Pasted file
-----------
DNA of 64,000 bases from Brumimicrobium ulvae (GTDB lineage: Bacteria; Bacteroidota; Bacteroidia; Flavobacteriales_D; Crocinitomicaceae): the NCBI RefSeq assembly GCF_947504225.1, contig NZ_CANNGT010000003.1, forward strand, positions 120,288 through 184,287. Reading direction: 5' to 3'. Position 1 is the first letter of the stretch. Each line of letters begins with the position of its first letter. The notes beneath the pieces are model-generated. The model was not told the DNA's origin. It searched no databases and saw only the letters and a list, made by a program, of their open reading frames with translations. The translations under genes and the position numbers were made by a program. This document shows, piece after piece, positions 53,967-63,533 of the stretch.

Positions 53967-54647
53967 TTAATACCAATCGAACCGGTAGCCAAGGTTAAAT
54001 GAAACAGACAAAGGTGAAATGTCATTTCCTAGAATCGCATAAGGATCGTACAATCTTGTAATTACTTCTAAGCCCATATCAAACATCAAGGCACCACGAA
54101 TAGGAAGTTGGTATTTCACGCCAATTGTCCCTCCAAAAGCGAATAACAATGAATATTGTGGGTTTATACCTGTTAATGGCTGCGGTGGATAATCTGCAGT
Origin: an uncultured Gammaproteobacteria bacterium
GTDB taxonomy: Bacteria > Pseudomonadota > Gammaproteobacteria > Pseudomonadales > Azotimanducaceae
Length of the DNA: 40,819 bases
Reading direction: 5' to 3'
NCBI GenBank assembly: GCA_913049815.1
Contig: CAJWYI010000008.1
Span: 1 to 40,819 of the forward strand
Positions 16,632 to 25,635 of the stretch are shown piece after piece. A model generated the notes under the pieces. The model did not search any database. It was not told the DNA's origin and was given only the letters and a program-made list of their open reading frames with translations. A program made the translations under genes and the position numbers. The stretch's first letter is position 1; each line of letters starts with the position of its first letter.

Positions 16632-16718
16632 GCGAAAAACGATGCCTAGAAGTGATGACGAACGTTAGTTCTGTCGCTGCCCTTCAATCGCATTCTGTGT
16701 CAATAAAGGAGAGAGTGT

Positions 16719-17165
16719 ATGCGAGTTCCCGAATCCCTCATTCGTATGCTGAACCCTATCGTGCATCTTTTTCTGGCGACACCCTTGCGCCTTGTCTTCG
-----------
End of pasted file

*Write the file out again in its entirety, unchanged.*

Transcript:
DNA of 64,000 bases from Brumimicrobium ulvae (GTDB lineage: Bacteria; Bacteroidota; Bacteroidia; Flavobacteriales_D; Crocinitomicaceae): the NCBI RefSeq assembly GCF_947504225.1, contig NZ_CANNGT010000003.1, forward strand, positions 120,288 through 184,287. Reading direction: 5' to 3'. Position 1 is the first letter of the stretch. Each line of letters begins with the position of its first letter. The notes beneath the pieces are model-generated. The model was not told the DNA's origin. It searched no databases and saw only the letters and a list, made by a program, of their open reading frames with translations. The translations under genes and the position numbers were made by a program. This document shows, piece after piece, positions 53,967-63,533 of the stretch.

Positions 53967-54647
53967 TTAATACCAATCGAACCGGTAGCCAAGGTTAAAT
54001 GAAACAGACAAAGGTGAAATGTCATTTCCTAGAATCGCATAAGGATCGTACAATCTTGTAATTACTTCTAAGCCCATATCAAACATCAAGGCACCACGAA
54101 TAGGAAGTTGGTATTTCACGCCAATTGTCCCTCCAAAAGCGAATAACAATGAATATTGTGGGTTTATACCTGTTAATGGCTGCGGTGGATAATCTGCAGT
Origin: an uncultured Gammaproteobacteria bacterium
GTDB taxonomy: Bacteria > Pseudomonadota > Gammaproteobacteria > Pseudomonadales > Azotimanducaceae
Length of the DNA: 40,819 bases
Reading direction: 5' to 3'
NCBI GenBank assembly: GCA_913049815.1
Contig: CAJWYI010000008.1
Span: 1 to 40,819 of the forward strand
Positions 16,632 to 25,635 of the stretch are shown piece after piece. A model generated the notes under the pieces. The model did not search any database. It was not told the DNA's origin and was given only the letters and a program-made list of their open reading frames with translations. A program made the translations under genes and the position numbers. The stretch's first letter is position 1; each line of letters starts with the position of its first letter.

Positions 16632-16718
16632 GCGAAAAACGATGCCTAGAAGTGATGACGAACGTTAGTTCTGTCGCTGCCCTTCAATCGCATTCTGTGT
16701 CAATAAAGGAGAGAGTGT

Positions 16719-17165
16719 ATGCGAGTTCCCGAATCCCTCATTCGTATGCTGAACCCTATCGTGCATCTTTTTCTGGCGACACCCTTGCGCCTTGTCTTCG